Tile Floor Transition

Whether Flush or Surface, Transitions Bridge the Gap

Home Extior & Interiors
John Keeble / Getty Images

If you are lucky--or plan well--your tile floor will be exactly as high as your non-tile floor.  In that case, butt the tile against the wood and call it a day.

But in so many other cases, you will need a transition if only because the tile turns out to be higher than the adjoining flooring.

Matching Adjoining Floor Heights:  Luck or Good Planning?

Whether porcelain or ceramic, marble, granite, or other materials, tile flooring requires a number of substrate layers for installation, and these layers are not dimensionally analogous to the layers found in non-tile applications.


Tile flooring requires a mortar bed, which is no standard thickness. A good, professional tiler can maintain a nearly-uniform thickness, but this can be difficult for DIY tilers.

So, you need a tile floor transition.  In other instances, you may be dealing with uniform substrate--laminate flooring's underlayment, for example--but the tile and laminate simply do not match up.  

And even if you do have matching levels, you may not even want the gap between the two different types of flooring.  Gaps are known dust-collectors.

But what kinds of transitional materials function the best under foot traffic, while not appearing to be an aesthetic imposition?

Full vs. Half Saddle Transitions

You are probably familiar with surface tile transitions. Typically made of light-weight aluminum, these tile transition strips are silver- or brass-colored and can easily be cut to width with a hacksaw.

Be sure to get the right type of surface tile transition strip.

They are not interchangeable.

  • Full Saddle Transition: This transition strip is for bridging between two similar levels.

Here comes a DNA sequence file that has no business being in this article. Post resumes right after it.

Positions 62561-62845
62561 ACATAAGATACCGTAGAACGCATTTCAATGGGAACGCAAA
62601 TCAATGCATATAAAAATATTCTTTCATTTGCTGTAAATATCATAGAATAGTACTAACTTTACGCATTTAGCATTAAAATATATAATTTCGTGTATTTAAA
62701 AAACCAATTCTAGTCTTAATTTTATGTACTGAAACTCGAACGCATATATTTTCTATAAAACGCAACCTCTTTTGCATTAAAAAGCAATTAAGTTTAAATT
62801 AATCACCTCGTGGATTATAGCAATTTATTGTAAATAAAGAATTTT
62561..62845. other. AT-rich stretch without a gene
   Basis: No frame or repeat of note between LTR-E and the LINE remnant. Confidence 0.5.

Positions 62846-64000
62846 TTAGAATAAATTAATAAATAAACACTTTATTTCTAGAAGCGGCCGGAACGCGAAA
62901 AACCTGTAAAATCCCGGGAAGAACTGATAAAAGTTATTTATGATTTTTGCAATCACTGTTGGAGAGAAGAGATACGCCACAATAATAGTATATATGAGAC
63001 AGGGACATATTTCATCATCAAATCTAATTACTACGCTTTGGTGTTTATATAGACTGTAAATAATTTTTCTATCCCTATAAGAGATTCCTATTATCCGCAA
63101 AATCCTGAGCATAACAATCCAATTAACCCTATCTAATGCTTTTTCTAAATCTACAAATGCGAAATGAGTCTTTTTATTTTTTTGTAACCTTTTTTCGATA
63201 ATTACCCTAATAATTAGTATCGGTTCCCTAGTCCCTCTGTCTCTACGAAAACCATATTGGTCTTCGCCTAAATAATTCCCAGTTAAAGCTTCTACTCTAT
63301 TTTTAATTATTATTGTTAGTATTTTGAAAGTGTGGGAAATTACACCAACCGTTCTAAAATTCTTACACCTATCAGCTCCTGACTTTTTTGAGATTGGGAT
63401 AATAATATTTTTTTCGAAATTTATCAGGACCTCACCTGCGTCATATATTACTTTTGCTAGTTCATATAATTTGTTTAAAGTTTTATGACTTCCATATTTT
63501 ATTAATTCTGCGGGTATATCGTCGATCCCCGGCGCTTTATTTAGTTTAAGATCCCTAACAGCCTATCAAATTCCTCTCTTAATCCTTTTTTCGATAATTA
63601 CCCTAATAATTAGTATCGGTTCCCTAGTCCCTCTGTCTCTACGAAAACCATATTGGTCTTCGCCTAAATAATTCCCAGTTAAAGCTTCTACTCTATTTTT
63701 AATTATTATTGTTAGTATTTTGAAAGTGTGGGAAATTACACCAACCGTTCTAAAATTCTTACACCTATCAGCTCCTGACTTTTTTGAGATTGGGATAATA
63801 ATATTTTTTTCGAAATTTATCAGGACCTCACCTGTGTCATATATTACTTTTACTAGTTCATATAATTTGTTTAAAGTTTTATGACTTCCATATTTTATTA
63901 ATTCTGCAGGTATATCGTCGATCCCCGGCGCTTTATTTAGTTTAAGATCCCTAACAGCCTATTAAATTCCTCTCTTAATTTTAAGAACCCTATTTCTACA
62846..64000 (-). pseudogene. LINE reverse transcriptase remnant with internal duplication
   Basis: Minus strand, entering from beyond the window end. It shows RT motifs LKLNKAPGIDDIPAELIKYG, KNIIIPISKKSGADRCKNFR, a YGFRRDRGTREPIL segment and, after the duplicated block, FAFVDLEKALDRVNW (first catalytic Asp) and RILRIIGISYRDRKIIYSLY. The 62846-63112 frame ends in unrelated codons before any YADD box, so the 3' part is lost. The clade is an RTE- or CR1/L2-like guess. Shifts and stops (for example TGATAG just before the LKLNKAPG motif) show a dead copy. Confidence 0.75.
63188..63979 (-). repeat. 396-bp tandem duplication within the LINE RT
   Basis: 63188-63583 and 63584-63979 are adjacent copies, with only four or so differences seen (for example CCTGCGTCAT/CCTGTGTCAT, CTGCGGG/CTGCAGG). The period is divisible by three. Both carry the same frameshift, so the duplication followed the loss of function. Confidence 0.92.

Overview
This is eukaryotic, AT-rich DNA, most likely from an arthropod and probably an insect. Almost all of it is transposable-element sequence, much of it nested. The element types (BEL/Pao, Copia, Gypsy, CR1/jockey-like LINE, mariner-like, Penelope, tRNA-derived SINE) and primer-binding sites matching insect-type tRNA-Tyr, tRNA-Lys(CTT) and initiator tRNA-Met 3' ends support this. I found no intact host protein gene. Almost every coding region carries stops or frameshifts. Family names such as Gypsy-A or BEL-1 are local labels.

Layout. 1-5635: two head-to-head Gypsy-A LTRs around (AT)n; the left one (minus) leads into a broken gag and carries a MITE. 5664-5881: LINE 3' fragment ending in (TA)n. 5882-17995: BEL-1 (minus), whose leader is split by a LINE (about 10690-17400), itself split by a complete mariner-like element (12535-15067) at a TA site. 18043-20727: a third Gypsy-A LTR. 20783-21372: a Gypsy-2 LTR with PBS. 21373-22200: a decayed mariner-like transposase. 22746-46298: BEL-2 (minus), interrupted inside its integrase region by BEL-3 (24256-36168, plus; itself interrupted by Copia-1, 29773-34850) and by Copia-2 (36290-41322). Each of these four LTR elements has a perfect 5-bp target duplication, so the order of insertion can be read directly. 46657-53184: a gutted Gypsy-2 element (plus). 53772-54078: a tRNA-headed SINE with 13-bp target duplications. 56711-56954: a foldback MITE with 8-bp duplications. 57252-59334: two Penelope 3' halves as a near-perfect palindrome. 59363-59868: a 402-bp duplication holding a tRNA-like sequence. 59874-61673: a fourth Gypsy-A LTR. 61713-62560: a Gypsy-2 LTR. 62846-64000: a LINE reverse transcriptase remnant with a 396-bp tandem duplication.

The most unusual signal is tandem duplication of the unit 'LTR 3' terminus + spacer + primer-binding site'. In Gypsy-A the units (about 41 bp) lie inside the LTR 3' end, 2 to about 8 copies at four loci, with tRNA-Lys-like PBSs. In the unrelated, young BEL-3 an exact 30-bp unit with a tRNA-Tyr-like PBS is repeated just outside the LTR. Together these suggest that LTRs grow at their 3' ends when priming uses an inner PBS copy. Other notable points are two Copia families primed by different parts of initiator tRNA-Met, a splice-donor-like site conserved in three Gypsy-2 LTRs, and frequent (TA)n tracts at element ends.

• Half Saddle Transition: This transition is for going from a lower level to a higher level.

Inexpensive, surface transition strips require little more than a hammer, nails, and hacksaw to install.

Surface transition strips have one huge downfall. No matter how well-installed, the "lip" on surface transition strips will eventually catch on something (a shoe, a toy, etc.) and begun to gradually loosen. Also, these metal strips create a quite noticeable "clack" when walked on.

One important installation note: beware of accidentally striking any part of the transition strip other than the nail. These aluminum strips dent easily, and these dents will distort the strips and thus prevent them from laying seamlessly on the floor. The only solution to a distorted transition strip is to buy a new one.

Flush Tile Transitions

Better-functioning and more attractive, but more difficult to install, are flush tile transition strips.

Unlike the surface strips, flush-mount strips take many different forms and even lend themselves to improvisation.

As you might imagine, flush transitions can only be installed when both flooring surfaces have straight, parallel edges. By contrast, surface tile transitions are more forgiving, because they can cover up irregular, ragged edges.

Two popular types of flush tile transitions:

  • Hardwood Transition Strips: A single transition strip that acts as a "ramp" from the lower hardwood floor to the higher tile floor. This strip can either meet the tile floor directly or can have a lip-over style, as shown in the accompanying image.
  • Marble + Hardwood Trim Strips: A marble or granite strip that abuts to the tile floor. This strip then adjoins to the lower floor with a hardwood trim piece.